When Trumpets Fade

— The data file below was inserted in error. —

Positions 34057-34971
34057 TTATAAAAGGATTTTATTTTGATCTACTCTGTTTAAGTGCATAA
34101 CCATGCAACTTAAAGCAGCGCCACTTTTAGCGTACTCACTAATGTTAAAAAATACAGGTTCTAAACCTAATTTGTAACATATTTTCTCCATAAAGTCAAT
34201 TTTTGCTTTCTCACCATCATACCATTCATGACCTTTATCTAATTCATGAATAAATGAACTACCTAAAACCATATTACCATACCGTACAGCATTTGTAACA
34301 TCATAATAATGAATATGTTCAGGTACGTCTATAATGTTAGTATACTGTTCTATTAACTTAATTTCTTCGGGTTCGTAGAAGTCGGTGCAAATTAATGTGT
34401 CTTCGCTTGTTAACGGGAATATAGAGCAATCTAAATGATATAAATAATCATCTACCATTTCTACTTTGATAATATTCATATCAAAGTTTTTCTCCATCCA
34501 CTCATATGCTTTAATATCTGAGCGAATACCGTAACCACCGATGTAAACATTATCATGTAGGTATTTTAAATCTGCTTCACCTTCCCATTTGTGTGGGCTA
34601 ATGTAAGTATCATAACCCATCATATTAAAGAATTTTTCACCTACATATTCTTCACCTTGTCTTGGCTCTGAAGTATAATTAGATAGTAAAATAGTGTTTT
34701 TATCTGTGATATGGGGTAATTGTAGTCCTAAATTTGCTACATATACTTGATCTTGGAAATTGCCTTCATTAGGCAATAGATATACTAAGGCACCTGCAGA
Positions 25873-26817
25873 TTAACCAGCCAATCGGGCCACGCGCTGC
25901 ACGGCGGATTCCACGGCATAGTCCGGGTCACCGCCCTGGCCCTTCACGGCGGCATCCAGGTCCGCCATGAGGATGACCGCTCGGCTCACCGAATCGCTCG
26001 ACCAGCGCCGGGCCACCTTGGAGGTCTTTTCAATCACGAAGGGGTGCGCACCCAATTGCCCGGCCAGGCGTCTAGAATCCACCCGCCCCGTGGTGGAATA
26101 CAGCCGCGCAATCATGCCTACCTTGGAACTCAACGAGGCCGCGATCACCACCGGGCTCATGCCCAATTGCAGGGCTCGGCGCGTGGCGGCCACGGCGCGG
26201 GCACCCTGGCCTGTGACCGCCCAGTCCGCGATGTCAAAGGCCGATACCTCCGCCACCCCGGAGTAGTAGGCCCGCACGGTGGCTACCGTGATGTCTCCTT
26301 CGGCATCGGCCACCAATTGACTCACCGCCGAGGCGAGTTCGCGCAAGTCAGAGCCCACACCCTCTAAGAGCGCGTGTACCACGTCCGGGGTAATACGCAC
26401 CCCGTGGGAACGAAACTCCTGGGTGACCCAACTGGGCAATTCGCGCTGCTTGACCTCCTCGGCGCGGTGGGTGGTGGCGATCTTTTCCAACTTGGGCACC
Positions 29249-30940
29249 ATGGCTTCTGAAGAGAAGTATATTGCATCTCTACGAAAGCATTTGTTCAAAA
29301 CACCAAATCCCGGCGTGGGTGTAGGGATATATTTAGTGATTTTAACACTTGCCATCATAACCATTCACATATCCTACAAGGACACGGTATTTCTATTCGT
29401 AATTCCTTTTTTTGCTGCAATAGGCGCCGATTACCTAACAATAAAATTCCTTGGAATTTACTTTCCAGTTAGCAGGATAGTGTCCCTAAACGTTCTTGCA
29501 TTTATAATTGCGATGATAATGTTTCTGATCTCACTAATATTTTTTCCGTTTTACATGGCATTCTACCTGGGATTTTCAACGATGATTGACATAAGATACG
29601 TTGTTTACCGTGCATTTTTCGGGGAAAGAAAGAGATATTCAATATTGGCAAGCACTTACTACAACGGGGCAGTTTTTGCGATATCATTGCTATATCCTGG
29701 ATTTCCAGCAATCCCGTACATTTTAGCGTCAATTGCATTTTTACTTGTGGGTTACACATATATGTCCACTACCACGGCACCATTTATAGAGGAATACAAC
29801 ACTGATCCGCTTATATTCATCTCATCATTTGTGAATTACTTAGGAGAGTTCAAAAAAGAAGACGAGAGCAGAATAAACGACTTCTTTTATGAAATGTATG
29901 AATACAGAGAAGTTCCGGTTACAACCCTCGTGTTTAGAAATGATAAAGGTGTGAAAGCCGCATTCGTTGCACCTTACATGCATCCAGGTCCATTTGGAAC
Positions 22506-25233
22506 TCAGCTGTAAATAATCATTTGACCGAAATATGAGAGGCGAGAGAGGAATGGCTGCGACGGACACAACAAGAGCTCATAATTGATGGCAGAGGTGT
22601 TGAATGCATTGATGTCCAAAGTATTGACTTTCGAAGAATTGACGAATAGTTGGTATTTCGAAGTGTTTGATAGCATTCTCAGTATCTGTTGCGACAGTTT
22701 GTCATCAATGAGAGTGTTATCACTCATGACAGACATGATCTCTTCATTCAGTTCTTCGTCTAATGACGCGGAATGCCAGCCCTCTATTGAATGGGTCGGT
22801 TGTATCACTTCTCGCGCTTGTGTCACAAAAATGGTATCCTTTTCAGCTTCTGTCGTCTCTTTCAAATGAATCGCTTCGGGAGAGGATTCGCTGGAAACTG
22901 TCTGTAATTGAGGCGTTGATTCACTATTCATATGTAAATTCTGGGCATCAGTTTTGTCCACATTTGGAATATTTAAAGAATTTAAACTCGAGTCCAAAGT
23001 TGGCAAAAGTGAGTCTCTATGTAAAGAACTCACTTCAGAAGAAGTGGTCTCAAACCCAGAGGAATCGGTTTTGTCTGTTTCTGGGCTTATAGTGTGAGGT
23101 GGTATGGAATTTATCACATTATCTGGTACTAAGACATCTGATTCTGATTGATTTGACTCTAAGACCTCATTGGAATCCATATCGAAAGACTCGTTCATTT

It's late fall of 1944, and soldier Ron Eldard is the only survivor of his unit after a week of bloody fighting along the German border in the Hurtgen forest. Eldard, a rookie only a week ago, is now both an experienced soldier and an admitted coward, and all he wants is to be declared mentally unfit and sent home. Unfortunately, his commanding officer thinks Eldard's survival instinct makes him a perfect leader of fresh troops and promotes him to lead an entire unit. When Trumpets Fade is a pretty good study in the military mentality and how it relates to heroism; director John Irvin, who also directed Hamburger Hill and The Dogs Of War, shows us the obligatory flying limbs and shattered bodies, but goes beyond the standard men-as-meat viewpoint with some good, psychologically tight scenes of untested soldiers being thrown headfirst into the war. Unfortunately, it's seldom better than pretty good: Eldard does a competent job of portraying a dutiful coward, there are decent scenes of small-unit actions, and the attrition is appropriately terrifying. But it doesn't match up in emotional depth or pure visual scope to Saving Private Ryan or The Big Red One. Still, how many war movies do? If you've seen those classics, and still want more WWII angst and action, When Trumpets Fade should take precedent over, say, Flying Leathernecks any day.

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